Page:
• ¼ tsp dried oregano
  • ¼ tsp black pepper
  • 1 cup water
  • 2 cups fresh baby spinach
  1. Preheat oven to 425o. Toss cut vegetables (except spinach) in olive oil and season with salt and pepper. Cook for 30 minutes or until vegetables are tender.
  2. Meanwhile, bring chicken stock in large pot to a simmer. Add the chicken, herbs, salt and pepper. Cover and cook for about 15 minutes.
  3. Add half the roasted vegetables to soup and place other half in a blender or food processor. Add water and blend until pureed.
  4. Add pureed vegetables and fresh spinach to soup and continue to simmer for another 5-10 minutes.
  5. Serve warm and enjoy!

Fall – The Season of Sweet Potatoes

Taking advantage of seasonal fruits and vegetables is a cost-effective way to consume healthy and nutritious foods all year long. The sweet potato is one fall vegetable that happens to be one of my favorite starches. If you asked me a year ago if I liked sweet potatoes, I probably would’ve responded with a big “Yuck!” The first time I tried sweet potatoes was at Thanksgiving. They were smothered in marshmallows and brown sugar and in my opinion, were a mushy mess. I later tried sweet potato fries and was also very disappointed. Knowing that sweet potatoes were good for me, I was bound and determined to find a way to prepare them that was to my liking.

steamables_sweet_lgDid you know sweet potatoes are actually not related to the potato family? They are a member of the morning glory family. Personally, I enjoy sweet potatoes with my eggs in the morning or roasted with mixed vegetables as a side dish for lunch and dinner. My favorite way to spice them is with garlic, sea salt and pepper. However, most people prefer using cinnamon, nutmeg or cloves. Sweet potatoes served with egg whites also make an excellent post-workout snack. If I’m in a rush, I grab a bag of steamable sweet potatoes at the supermarket and can have a quick side dish on hand in a matter of minutes.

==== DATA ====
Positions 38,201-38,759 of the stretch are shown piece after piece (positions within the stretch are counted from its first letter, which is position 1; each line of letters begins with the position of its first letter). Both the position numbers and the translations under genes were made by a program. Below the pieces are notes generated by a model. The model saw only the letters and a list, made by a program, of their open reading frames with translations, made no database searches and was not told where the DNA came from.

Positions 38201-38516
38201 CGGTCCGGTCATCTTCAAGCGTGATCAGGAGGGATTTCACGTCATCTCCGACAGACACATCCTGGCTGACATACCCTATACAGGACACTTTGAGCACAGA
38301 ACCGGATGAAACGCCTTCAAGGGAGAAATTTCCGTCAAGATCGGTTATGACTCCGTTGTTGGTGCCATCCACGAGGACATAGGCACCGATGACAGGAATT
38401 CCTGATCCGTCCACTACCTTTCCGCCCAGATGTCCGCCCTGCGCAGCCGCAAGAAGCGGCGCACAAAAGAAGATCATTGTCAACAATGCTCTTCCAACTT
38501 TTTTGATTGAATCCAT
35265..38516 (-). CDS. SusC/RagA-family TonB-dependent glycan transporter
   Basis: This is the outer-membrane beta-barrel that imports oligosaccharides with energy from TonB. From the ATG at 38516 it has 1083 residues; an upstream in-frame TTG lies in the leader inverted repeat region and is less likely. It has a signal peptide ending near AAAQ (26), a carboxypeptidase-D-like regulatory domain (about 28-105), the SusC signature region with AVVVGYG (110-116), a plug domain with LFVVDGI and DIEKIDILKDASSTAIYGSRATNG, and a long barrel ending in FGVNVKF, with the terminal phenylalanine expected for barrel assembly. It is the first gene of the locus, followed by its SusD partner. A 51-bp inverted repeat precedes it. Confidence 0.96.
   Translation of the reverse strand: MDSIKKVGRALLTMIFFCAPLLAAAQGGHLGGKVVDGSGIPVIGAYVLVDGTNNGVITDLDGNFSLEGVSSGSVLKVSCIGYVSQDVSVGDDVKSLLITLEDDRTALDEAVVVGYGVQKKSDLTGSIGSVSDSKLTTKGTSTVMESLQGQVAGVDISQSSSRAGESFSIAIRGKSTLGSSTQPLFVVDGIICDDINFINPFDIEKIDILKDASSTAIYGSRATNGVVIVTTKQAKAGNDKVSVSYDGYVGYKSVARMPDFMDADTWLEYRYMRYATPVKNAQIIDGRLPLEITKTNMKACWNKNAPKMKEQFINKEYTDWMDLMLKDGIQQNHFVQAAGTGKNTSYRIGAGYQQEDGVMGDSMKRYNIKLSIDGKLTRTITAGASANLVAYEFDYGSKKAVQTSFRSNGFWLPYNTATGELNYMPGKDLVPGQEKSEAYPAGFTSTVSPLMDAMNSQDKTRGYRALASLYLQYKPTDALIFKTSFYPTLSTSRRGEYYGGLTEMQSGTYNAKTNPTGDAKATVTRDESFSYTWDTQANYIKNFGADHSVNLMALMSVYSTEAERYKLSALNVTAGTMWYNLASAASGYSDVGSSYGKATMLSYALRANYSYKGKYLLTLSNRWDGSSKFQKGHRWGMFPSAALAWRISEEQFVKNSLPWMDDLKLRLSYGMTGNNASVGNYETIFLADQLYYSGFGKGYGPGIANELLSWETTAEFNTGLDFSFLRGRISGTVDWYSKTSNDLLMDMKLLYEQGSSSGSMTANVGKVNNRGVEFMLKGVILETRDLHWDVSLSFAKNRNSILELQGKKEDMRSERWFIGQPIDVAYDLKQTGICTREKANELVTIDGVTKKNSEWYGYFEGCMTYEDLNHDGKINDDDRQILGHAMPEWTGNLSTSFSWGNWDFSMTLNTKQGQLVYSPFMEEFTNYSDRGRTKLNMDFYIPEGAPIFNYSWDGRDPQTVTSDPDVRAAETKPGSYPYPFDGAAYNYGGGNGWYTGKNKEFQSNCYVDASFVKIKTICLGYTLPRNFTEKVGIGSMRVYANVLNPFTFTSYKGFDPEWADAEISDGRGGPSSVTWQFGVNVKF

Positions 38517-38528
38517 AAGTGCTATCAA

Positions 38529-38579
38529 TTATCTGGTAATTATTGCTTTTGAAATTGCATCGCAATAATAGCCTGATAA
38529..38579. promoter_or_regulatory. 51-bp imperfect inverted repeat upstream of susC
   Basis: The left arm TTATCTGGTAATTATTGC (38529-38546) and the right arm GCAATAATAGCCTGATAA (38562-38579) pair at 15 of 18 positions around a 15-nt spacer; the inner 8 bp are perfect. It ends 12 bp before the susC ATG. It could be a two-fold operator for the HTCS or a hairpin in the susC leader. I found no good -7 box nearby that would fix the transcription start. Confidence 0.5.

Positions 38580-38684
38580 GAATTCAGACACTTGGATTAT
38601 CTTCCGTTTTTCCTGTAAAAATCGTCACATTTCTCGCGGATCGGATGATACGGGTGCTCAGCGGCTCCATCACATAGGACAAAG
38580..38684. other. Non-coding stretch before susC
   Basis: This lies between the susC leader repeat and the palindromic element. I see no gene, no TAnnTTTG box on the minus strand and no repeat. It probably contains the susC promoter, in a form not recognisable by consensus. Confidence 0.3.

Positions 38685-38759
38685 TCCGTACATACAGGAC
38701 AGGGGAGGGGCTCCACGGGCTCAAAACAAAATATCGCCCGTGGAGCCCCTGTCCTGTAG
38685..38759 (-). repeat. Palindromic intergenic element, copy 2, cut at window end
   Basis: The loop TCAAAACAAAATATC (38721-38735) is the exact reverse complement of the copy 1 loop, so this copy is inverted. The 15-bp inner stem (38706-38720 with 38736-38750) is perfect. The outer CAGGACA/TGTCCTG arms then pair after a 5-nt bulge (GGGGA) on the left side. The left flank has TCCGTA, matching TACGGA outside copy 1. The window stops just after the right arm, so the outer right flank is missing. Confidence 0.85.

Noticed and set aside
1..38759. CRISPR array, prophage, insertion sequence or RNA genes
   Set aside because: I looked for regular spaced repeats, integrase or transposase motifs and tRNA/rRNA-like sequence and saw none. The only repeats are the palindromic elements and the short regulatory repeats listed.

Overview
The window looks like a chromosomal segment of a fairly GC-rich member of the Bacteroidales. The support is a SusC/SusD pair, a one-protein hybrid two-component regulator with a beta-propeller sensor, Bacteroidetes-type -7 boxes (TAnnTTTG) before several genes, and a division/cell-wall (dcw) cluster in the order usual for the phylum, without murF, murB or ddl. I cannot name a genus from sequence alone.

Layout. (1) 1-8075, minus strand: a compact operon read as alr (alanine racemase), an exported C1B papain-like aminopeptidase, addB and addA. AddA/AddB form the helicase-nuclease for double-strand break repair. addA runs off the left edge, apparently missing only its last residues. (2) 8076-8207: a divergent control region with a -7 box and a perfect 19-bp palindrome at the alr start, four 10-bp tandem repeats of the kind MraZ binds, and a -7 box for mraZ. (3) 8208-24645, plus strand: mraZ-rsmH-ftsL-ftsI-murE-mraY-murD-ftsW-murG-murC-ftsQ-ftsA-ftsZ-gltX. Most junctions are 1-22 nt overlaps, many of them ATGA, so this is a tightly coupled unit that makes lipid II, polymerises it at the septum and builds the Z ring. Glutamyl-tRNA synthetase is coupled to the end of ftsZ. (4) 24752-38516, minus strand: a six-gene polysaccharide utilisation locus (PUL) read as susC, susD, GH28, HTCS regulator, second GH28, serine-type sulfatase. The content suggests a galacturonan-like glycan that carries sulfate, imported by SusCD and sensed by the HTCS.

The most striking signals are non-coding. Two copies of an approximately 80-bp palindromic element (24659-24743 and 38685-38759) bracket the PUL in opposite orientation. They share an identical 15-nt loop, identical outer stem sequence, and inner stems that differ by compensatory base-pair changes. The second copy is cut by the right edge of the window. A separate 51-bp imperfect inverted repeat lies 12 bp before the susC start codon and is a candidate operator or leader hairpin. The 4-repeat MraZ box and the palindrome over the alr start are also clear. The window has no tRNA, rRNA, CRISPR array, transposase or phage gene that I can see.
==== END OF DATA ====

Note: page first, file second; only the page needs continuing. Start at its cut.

A small sweet potato (about 5 inches long or about 1 cup) contains 112 calories, 2 grams of protein, 3.9 grams of fiber and is also a good source of potassium and Vitamin C. Sweet potatoes are most known for their content of Vitamin A and the antioxidant, beta-carotene which is excellent for skin and eye health. Beta-carotene is found within the deep orange pigment of the sweet potato. Other sources of (orange-pigmented) beta-carotene include carrots, pumpkin and squash and it is also found in green-pigmented vegetables such as spinach, broccoli and kale. Beta-carotene is best absorbed when it is consumed with a small amount of fat. This can be easily accomplished if you use a small amount of olive oil when sautéing or roasting your sweet potatoes. They also are a good source of Vitamin B6 which is essential for red blood cell formation and protein metabolism.

Using sweet potatoes in unconventional ways is a great method for consuming nutrients, especially for individuals with food allergies.  Here is a kid-friendly, gluten-free and dairy-free recipe for making:

Sweet Potato Pancakes

  • 2 small sweet potatoes
  • 2 eggs
  • 1/2-1 large banana
  • ¼ tsp baking soda
  • Pinch of salt, cinnamon, nutmeg and ginger
  • Canola, olive or coconut oil (for cooking)
  1. Wash and pierce potatoes with a fork; cover with a paper towel and microwave for 5-6 minutes until soft.
  2. In a food processor, add the scooped out portion of the flesh of the sweet potatoes, eggs and ½ – whole banana (for sweetness) and puree until smooth.
  3. Add baking soda and spices, to taste.
  4. Heat oil on skillet over medium heat. Scoop ¼ cup batter onto skillet and cook 2-3 minutes on one side. Flip carefully and cook an additional 1-2 minutes on other side.